In many companies, there is a fundamental disconnect between the technology resources available to the core business platform and to the legal department. With the exception of document retention and e-discovery, legal departments typically receive little investment and support from company IT. In-house counsel are tasked with protecting and mitigating litigation risk, while becoming smarter, faster and cheaper. With limited resources yet bearing significant responsibility, there is no margin for error when selecting the right tech solution. Here’s how to start.

1. Embrace collaboration. A good way to accelerate the understanding of the facts and law surrounding a case is to set more brains to work on it. Electronic collaboration and digital file-sharing mean speed, convenience, accountability, transparency, and control of important content and litigation templates. They also reduce the need for costly travel and off-site meetings.

A helpful tool likely already is on lawyers’ desktops. Microsoft Outlook provides public or shared folders, letting designated people work from a single calendar, share lists of email addresses and other contact information, and access messages relevant to a project.

As a next step, Microsoft’s SharePoint allows lawyers to share documents, pleadings and cases, plus communicate and publish reports with the work team. Both are secure, because they operate behind the company’s firewall. Shared hard drives on the company network offer another secure option for in-house collaboration.

Online file rooms with a third-party provider can provide more advanced file-sharing with people outside the company. Known as cloud computing, third-party providers can offer secure, encrypted access to generous storage space and shared functions.

Cloud computing gives outside counsel direct access to relevant information, forms, pleadings, prior court decisions, case materials, calendars, etc. It uses encryption tools to protect the content as it travels across the Internet and as it sits in the storage site. But, note that lawyers’ use of cloud computing with third-party hosts is a topic of much discussion by various national and state bar associations.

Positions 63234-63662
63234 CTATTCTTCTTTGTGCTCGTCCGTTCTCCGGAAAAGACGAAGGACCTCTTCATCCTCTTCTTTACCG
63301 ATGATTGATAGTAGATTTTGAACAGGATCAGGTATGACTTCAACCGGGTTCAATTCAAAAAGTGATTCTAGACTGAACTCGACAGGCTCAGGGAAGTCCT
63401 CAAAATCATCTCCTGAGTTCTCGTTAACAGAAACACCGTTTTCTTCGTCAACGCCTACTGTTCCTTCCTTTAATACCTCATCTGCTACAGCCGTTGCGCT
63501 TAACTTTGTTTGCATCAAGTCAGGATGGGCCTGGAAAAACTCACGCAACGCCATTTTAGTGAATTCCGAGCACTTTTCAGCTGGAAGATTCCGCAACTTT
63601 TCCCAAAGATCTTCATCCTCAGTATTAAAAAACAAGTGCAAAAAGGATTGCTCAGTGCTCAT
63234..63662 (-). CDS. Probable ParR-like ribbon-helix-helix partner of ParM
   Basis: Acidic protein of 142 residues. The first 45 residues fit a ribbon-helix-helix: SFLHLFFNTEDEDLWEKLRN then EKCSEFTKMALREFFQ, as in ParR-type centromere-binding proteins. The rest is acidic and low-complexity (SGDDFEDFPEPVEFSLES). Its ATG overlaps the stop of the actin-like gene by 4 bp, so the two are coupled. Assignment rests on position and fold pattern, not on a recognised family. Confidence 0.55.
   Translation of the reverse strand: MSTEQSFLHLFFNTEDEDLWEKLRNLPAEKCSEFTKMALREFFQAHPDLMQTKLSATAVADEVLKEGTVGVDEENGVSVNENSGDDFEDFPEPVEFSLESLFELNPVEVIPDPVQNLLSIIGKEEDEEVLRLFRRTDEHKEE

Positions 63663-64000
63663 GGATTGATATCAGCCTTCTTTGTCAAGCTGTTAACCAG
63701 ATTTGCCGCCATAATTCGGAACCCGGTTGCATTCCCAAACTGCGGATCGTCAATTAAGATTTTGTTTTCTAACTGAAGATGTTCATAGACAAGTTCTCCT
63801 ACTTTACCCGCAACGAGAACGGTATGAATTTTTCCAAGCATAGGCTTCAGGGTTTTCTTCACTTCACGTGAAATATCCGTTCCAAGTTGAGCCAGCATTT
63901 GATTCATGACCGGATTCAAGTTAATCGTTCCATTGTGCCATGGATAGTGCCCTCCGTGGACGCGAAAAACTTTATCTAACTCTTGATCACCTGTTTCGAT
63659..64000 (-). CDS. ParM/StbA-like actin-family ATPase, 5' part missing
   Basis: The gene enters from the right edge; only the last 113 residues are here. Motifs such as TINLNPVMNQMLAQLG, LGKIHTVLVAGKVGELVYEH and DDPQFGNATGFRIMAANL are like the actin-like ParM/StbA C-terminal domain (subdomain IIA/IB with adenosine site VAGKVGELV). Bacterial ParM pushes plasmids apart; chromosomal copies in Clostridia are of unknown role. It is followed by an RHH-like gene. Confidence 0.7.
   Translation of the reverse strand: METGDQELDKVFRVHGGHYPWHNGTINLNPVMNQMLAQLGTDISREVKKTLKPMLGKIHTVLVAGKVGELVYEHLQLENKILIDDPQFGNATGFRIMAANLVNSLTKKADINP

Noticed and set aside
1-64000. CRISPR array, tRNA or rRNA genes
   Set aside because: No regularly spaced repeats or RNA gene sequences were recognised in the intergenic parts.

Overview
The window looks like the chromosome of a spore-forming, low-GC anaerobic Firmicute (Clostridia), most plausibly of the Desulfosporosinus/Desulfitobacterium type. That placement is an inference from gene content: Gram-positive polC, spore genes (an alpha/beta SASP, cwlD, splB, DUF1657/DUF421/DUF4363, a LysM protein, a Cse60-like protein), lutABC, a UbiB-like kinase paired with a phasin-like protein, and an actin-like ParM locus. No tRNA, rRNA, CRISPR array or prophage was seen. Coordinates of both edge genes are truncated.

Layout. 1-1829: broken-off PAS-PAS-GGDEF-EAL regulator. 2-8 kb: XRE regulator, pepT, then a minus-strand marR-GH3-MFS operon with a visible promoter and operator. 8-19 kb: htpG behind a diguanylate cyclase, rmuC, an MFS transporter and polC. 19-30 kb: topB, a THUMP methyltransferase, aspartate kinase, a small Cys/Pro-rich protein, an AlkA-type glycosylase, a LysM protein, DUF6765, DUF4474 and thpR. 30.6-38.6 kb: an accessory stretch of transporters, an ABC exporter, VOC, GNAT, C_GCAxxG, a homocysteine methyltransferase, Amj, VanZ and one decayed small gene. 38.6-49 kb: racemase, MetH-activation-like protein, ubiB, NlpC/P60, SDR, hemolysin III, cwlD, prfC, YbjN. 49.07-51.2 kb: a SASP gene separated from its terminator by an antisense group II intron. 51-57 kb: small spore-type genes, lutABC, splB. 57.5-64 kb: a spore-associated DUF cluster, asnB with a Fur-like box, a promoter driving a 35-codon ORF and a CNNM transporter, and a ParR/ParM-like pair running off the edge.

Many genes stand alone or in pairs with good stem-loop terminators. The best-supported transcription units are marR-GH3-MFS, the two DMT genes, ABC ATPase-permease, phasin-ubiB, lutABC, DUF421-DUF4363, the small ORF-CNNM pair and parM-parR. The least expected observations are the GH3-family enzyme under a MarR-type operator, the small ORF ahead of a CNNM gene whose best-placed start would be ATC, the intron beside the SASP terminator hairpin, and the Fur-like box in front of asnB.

Online tools include SharePoint; Mindjet’s document-sharing, online planning, brainstorming and meeting orchestration tools; and Prezi’s online presentation tool for exploring and sharing ideas on a virtual canvas.

2. Increase face time. Video conferencing lets people have face-to-face meetings during litigation conferences and planning, even from opposite sides of the globe. New digital phone systems integrate with a computer network. They let lawyers carry on a conversation while trading pleadings, materials, texts or emails. Affordable video-conferencing options include Adobe Connect, GoToMeeting, AccuConference and FreeConference.

3. Standardize pleadings and templates. There is a lesson to be learned from the popularity of do-it-yourself forms that the public uses to write their own wills, powers of attorney and contracts: Drafting from scratch eats up time and increases costs. It also ignores lessons learned in prior cases.